Banner Mine

Banner Mine was a shaft mine 58 feet deep, located on the Baltimore and Ohio Railroad near Pleasant City.

Black Diamond Mine

Black Diamond Community

Black Diamond was a community of 49 dwellings assembled in four rows.

Black Top

Black Top was a shaft mine, 100 feet deep, on the Baltimore and Ohio Railroad near Lore City.

Blue Bell Mine

Stories of Guernsey County by Wm. Wolfe Page 1006

Other Villages—Derwent, another unincorporated village, was platted by Eliza Dickerson on August 10, 1898.  Blue Bell, which once has a post office, a railroad station, a store and several houses, is now but a community name.  Opperman, platted by Thomas Moore and wife on August 28, 1903, is almost a lost town, too.  While the mines there were being operated, it was a flourishing village with its railroad station, stores, school and homes, but nearly all have disappeared.  Walhonding in the southeastern part of the township is composed almost entirely of foreigners.  North Star near the Old Black Mine and Middletown on the Clay Pike, are mining communities.

Buffalo Mine

The Buffalo Mine, located in Valley Township, was a shaft pit about 92 feet deep, situated on the Pennseyvania Railroad near the village of Buffalo. It was a new mine in 1910.

Cisco Mine, Pleasant City

Cambridge Collieries Mine #2
Trail Run, Robins, Ohio

Page 479

The Cambridge Collieries Company

Tonnage Mined by the Company—Imagine two solid trains of cars, all loaded with coal, reaching from New York to San Francisco, and a third train reaching from New York to Chicago. The weight of the coal in there three trains will be 48,851,990 tons, the amount mined by the Cambridge Collieries Company since its organization twenty-nine years ago.

Chief Engineer W. N. Bomesberger, of the Cambridge Collieries Company, is authority for the statement that the total tonnage of the company to January 1, 1934, was 48,851,990. A little figuring enables us to construct the imaginary trains, as follows: An average coal car, together with the space between it and the next car in the train, will occupy forty feet of track. Dividing forty into 5,280, we have 132, the number of cars to the mile. Allowing 50 tons of coal to each loaded car, we find that a mile of them weighs 6,600 tons. Dividing this number into 48,851,990, we obtain a quotient of approximately 7, 400. This means that the coal production of the Cambridge Collieries Company, if loaded into cars of average capacity, would make a train 7,400 miles long.

Since there is no railroad track in the country long enough to accommodate such a train, we shall use two trains with their engines in San Francisco and their cabooses in New York. Then there will be enough cars left over to make up another train reaching from New York to Chicago.

This includes the entire production of the Cambridge Collieries Company, but the most of it was mined beneath the surface of Guernsey county. Other companies have operated here during the same time. We do not include the tonnage figures of the Akron, the National, the Morris, the Forsythe, the Somers, the Wills Creek and others that have mined enormous quantities of coal. It is safe to say that their combined productions would load several more trains that would reach across the continent.

Organization at First—What is now the Cambridge Collieries Company was originally the Wills creek Coal Company, which was organized about 1896, and of which B. F. Berry, of Detroit, was president. Before the change to the new company was made, two of its mines—the old Pioneer and the Central, both at Byesville—had been exhausted. The following, which were the property of the original company, come into the possession of the new when it was organized in 1905; Ideal, northeast of Byesville; Walhonding NO. 1, at Pleasant City; Detroit, near Ava; Blue Bell, at Opperman; and Midway, near Byesville.

The incorporators of the Cambridge Collieries Company were James W. Ellsworth, Hudson, Ohio; A. A. Augustus, Cleveland, Ohio; and the Canadian Pacific Railroad. The affairs of the company were directed by Ellsworth and Augustus until their deaths occurred, that of the former in 1925, the latter in 1927.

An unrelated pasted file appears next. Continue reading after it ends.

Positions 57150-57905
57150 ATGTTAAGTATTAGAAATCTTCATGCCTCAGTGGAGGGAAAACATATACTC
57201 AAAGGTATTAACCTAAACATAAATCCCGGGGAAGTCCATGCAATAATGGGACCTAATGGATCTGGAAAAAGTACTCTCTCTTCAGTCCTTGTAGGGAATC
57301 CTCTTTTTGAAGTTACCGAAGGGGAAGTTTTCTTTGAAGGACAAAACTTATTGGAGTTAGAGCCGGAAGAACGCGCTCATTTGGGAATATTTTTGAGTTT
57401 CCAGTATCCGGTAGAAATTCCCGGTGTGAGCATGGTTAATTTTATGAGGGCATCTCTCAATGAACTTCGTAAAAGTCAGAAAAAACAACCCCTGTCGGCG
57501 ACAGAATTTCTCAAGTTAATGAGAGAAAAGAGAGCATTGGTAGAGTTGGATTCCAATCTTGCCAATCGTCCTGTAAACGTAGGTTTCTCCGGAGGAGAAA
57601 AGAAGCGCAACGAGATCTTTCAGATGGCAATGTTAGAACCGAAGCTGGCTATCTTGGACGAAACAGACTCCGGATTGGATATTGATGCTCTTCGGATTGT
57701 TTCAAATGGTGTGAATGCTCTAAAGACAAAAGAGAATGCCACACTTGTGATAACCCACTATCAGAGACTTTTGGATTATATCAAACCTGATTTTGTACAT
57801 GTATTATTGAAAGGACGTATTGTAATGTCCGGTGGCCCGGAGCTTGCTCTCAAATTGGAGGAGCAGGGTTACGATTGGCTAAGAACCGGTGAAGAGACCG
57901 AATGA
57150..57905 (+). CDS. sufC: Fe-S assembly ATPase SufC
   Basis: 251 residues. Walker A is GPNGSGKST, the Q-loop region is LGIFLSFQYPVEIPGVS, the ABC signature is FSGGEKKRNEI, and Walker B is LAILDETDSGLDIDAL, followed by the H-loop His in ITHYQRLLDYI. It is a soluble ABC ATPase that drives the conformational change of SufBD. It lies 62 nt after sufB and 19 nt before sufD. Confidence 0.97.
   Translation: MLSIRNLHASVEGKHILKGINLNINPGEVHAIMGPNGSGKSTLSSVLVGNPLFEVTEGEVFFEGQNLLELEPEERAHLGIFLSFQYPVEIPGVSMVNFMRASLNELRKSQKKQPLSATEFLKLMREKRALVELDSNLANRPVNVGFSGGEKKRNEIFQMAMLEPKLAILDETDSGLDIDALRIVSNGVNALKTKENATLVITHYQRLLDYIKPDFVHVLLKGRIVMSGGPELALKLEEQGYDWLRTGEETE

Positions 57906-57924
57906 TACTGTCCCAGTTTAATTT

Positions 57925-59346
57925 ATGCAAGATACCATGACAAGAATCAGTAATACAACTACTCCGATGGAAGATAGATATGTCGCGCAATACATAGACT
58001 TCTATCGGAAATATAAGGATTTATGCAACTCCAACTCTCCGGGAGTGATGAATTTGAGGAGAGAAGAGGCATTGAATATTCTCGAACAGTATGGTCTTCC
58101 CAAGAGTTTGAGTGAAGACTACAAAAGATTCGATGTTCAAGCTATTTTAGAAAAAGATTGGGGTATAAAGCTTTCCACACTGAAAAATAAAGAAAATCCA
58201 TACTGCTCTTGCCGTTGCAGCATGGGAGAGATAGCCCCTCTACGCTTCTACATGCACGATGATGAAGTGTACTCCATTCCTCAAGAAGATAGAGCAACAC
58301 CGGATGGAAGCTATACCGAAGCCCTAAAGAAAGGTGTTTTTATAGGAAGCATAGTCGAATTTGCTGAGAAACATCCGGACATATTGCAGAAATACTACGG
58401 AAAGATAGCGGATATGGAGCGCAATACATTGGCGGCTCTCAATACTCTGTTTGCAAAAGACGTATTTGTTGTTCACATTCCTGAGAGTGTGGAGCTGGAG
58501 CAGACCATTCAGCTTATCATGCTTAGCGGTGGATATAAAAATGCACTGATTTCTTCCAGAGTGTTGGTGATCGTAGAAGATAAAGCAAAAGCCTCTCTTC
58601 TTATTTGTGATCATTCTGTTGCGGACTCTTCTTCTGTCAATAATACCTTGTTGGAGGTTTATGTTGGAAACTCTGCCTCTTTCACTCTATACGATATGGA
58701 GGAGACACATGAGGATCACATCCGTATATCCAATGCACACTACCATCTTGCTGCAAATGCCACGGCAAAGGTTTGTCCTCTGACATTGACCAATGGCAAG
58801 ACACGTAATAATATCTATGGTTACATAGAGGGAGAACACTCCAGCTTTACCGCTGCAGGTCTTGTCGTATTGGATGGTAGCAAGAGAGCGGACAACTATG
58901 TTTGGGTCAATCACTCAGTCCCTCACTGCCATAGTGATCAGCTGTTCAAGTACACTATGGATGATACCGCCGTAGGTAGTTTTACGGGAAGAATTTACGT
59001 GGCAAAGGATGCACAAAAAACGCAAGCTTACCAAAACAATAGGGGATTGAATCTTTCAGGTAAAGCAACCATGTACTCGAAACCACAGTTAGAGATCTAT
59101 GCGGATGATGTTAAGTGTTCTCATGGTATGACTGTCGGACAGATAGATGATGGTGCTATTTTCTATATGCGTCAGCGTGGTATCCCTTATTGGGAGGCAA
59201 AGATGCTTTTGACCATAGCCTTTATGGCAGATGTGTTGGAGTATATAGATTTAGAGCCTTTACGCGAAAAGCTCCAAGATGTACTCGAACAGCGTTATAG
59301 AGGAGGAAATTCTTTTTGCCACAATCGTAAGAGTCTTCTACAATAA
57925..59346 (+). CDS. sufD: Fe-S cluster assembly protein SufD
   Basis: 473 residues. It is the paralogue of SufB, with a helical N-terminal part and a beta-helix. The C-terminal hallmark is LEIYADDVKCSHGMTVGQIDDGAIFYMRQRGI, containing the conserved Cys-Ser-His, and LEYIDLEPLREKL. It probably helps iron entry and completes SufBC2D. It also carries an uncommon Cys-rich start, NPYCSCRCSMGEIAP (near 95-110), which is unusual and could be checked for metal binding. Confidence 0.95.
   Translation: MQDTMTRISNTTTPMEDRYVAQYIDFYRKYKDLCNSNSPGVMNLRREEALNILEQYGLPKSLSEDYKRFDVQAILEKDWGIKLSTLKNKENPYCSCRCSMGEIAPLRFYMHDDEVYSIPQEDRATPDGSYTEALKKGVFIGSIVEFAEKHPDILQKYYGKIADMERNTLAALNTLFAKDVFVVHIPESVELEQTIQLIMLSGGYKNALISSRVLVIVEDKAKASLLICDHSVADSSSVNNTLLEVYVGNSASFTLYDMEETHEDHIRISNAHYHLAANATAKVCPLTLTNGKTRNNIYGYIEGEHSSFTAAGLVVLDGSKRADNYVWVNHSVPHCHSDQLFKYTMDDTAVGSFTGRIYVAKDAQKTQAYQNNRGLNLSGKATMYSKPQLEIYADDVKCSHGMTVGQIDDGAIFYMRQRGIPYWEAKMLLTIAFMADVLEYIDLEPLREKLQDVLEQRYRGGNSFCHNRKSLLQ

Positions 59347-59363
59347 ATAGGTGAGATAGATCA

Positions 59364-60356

Page 480

Abandoned and Active Mines—All the mines of the old Wills Creek Coal Company have been abandoned. Mines that the Cambridge Collieries Company purchased when the organization was effected, that have also been abandoned, are the Banner, near Pleasant City; the Hartford, near Buffalo; and Trail Run No. 1 and Trail Run No. 2, at Robins.

The Company is now (1934) operating five mines; Buffalo, in Valley township, north of Buffalo; Walhonding No. 2, in Valley township, southeast of Buffalo; Cleveland, at Senecaville; Caldwell, in Noble county; and Shadyside, in Belmont county. In the days of better economic conditions the Company operated as many as fifteen mines.

Present Officials.—The Cambridge collieries Company owns coal lands in Guernsey, Noble, Harrison, Jefferson, Muskingum and Perry counties. William Emery, Jr., Cleveland, Ohio, is the president; E. J. Hanglin, Cleveland, Ohio, secretary-treasurer; H. E. Cameron, general superintendent; Arthur Faught, assistant superintendent; W. N. Bomesberger, chief engineer; and Frank Leyshon, chief clerk. H. E. Cameron, W. N. Bomesberger and Frank Leyshon were connected with the old Wills Creek Coal Company and have served continuously with the Cambridge Collieries Company since its organization.

Detroit Mine

The Detroit Mine was located on the Pennsylvania Railroad at Ava, just south of Guernsey County border.

Forsythe Mine

Goodyear Mine

Page 478

Goodyear Mine, sometimes called Klondyke NO.2

The Goodyear Mine, sometimes called Klondyke NO.2, was opened in 1916. It was worked until 1923, then closed because the demand for coal would not justify its continuance. However, the pumps have been kept constantly going and the mine will be repaired and reopened as soon as business conditions indicate a profitable operation. The company also owns the Moss Mine in Noble county, two miles south of Pleasant City, opened in 1920. It was closed in 1923 and is now filled with water. The company expects to resume work there as soon as economic conditions will justify.

Hartford Mine

The Hartford Mine near Buffalo opened in 1884. it had a 75 foot shaft and was on the Baltimore and Ohio Railroad which carried coal cars to distant markets.

Ideal Mine

Page 480

Ideal and Walhonding Mines–From no other mine in Guernsey county ahs as much coal been taken as from the Ideal, whose total tonnage of production during the years of its operation was 6,976,073. By the same arithmetical process used at the beginning of this article, we find that this number of tons would load a train 1,000 miles long. All of this was lifted from a single shaft 75 feet deep. The vein of coal at Ideal was 5 feet 4 inches thick, and 1,222 acres of it were mined. The operations at Ideal extended north as far as the old Norris mine on the Baltimore and Ohio Railroad, one of the pioneer mines of Guernsey county. Nearly 400 men were regularly employed at ideal.